Ramallah, October 27, 2020. The Al-Haq Center for Applied International Law has concluded its 6th International Law Summer School program for 2020. The Course ran for a period of two weeks beginning October 12th and ending on October 24th. It is important to mention that this is the first summer school program designed by the Al-Haq Center to run online. This year Al-Haq has decided to run the summer school using virtual platforms due to the travel restrictions imposed by Covid-19. This has also allowed Al-Haq to include participants that in normal situations would not have had the chance to visit Palestine due to travel restrictions imposed by the Israeli Occupying Authorities.
This year’s program included 27 participants from 22 countries, many of whom are legal experts and scholars in the fields of international law and human rights. In the first week, participants joined sessions on the application of international law in the OPT, an introduction to the history of the Palestinian Question, IHL, the humanitarian situation in Gaza and the internal human rights situation in Palestine, Business and Human Rights and Pillage in the Palestinian context covered by members of the Al-Haq team and external partners. Addameer presented on the status of Palestinian prisoners inside Israeli prisons while Badil presented on the status of the Palestinian refugees. Dr. Susan Akram also presented on concept of Palestinians as stateless nationals.
In the second week, participants engaged in a number of discussion on the application of the Apartheid framework on Palestine, the State of Palestine’s efforts for insuring accountability for crimes committed against the Palestinian people presented by Assistant Minister for Multilateral affairs Ambassador Ammar Hijazi of MoFA, a virtual field visit on Jerusalem presented by Grassroots Al Quds, Queer realities in Palestine and the status of Palestinian women living under occupation. The second week also included presentations on the Palestinian Nakba, the historic depopulation of Palestinian villages presented by Omar Al Ghubari from Zochrot, and the rights of the Palestinian citizens of Israel presented by Mohammad Zeidan from Nazareth, a virtual field visit to Hebron conducted by Al-Haq’s field researcher in Hebron. They also took part in several discussions on shrinking space and the challenges faced by human rights groups in the context of work under occupation and third state responsibilities in international law towards the Palestinian people and the constant denial of the right to self-determination by the Israeli occupying power.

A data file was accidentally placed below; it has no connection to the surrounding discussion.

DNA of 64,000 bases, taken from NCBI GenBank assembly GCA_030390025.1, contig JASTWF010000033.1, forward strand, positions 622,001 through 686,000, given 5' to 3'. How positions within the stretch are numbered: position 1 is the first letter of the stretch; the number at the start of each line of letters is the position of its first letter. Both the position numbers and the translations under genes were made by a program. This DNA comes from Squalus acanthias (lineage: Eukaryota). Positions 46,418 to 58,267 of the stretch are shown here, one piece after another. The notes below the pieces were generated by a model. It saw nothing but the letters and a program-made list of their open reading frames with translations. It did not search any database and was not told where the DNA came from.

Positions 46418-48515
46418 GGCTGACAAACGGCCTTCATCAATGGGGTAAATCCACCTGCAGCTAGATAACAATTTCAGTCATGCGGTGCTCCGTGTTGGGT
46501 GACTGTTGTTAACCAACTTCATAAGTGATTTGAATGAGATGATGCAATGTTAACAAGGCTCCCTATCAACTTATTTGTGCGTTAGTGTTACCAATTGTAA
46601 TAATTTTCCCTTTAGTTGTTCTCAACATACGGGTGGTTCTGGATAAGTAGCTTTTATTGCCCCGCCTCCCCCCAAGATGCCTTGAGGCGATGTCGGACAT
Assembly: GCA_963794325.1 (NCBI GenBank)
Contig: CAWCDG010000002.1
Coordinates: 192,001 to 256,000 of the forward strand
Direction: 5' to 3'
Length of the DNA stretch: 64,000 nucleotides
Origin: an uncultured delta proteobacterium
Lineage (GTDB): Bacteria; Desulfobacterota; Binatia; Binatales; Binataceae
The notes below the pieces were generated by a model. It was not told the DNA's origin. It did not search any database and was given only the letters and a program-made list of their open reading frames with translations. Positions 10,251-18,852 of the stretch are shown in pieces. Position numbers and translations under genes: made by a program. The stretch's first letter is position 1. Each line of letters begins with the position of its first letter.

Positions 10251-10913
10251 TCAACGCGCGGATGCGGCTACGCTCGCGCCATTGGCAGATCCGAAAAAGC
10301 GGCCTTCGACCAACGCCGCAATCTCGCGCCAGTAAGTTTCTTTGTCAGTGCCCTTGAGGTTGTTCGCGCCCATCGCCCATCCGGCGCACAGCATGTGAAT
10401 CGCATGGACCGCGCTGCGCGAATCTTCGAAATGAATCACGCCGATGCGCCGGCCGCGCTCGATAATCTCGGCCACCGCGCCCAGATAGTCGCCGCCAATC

Participants in the course found the program to be of great benefit, especially for Internationals interested in doing advocacy on Palestine. In particular, they enjoyed the diversity of themes covered in the program and the level of organization and structure put into the program. They also shared their interest in visiting Palestine and further expanding their cooperation with human rights groups and organizations working on the Palestinian struggle for freedom in challenging Israel’s colonial policies and developments in the region.